Zen2.0: Are many foreigners coming to Kenchō-ji often these days?
Yoshida: Yes, they are. But I couldn’t explain too much to them because of the language barrier. These days there are many Chinese and Westerners coming here, but Thai and other Southeast Asian visitors come here, too.
Zen2.0: Some with a traditional Zen perspective criticize the Western mindfulness practice of daily meditation. They say it is shallow and not true Zen. On the other hand, many foreigners are very interested in Zen tradition, so they come to temples like Kenchō-ji.
Yoshida: Zen itself is just an analogy. Fundamentally, there is no Zen. Some people say “God in Heaven and Buddha in your heart” or something like that. But in reality there is no separation. There is only one. It’s always oneness. Everything inside you is part of a single existence. You and the entire universe are totally one. That is, you are living in the entire universe and the entire universe is existing inside you. There is no other intention. Zero. I always say the goal is to reach this point.
For example, as you are walking down the street, you see someone and greet them the same way I walk around the temple grounds and I see and greet people naturally. If you do so, your mind will become one with them. There is no other intention, because it’s important to be ‘zero.’ This is Kuu, too. Even in daily life we should think like this.
When posture becomes poor, people can’t help but become distracted by many thoughts.
Zen2.0: In that context, these days more people are doing meditation on a daily basis. It’s not the same as Zen monk training in a temple like Kenchō-ji, but still people are trying to reach that point of emptiness, to make their minds still and get away from thinking or worrying too much, to concentrate on breath and to focus on the present moment. What do you think about people in Japan and other countries doing this on a daily basis?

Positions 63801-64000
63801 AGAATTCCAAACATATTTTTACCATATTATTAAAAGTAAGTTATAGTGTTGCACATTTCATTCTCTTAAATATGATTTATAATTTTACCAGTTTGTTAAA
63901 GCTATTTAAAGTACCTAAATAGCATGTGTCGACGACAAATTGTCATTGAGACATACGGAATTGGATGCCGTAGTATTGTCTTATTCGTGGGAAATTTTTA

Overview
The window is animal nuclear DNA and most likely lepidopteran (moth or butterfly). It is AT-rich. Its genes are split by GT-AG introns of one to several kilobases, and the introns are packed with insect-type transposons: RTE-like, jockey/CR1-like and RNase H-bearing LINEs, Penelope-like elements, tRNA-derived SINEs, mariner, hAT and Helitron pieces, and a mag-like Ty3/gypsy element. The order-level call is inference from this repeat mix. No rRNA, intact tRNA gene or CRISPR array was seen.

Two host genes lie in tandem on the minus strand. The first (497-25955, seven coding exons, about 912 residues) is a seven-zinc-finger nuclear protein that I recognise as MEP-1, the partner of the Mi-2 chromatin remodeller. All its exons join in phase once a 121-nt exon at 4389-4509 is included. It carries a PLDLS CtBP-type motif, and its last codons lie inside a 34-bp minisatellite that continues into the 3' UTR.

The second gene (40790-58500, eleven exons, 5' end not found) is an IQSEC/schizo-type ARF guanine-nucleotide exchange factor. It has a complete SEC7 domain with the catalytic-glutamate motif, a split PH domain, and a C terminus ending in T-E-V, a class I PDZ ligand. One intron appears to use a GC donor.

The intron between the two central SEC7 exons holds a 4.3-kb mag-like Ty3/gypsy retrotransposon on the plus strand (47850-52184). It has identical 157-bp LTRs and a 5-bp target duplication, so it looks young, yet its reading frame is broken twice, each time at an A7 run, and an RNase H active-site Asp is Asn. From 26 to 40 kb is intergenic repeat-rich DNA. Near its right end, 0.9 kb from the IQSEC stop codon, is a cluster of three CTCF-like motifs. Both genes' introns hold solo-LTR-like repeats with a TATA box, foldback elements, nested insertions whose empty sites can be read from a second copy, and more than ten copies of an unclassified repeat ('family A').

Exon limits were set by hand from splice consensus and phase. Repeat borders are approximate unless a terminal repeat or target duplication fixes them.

Yoshida: It is a good thing. For example, we monks always pay attention to right posture while doing zazen. When you chant the sutras you practice voice and breathing together. That’s also oneness. So I’m always telling the monks to keep their posture good and hold their books straight. When posture becomes poor, people can’t help but become distracted by many thoughts. If you keep your posture straight, your consciousness is free to pass from past to present to future.
The stillness of your mind means, again, probing the entirety of the universe. That means zero. That means emptiness. If you concentrate on your breath and the present moment, you are still inside your own consciousness. If you could eliminate that separate consciousness, it would be true emptiness. That is the state of Zanmai (Samadhi)*.
*Zanmai (Samadhi): deep concentration, and ultimately Kuu status which leads to enlightenment. In Japanese Zen tradition, it is called Sanmai.
Zen2.0: I guess everyone would like to reach that state. How did you get there?
Yoshida: Many ways, of course. There was lots of worry, suffering, and both physical and mental training to get there. It was very tough during those times, of course. You can say you can finish it if you try, but it still takes so much struggle and suffering. Along the way you will wonder if you can reach that state doing such things. But if people do it seriously, with all their effort, then they will understand that it’s actually going to make them feel better and develop themselves.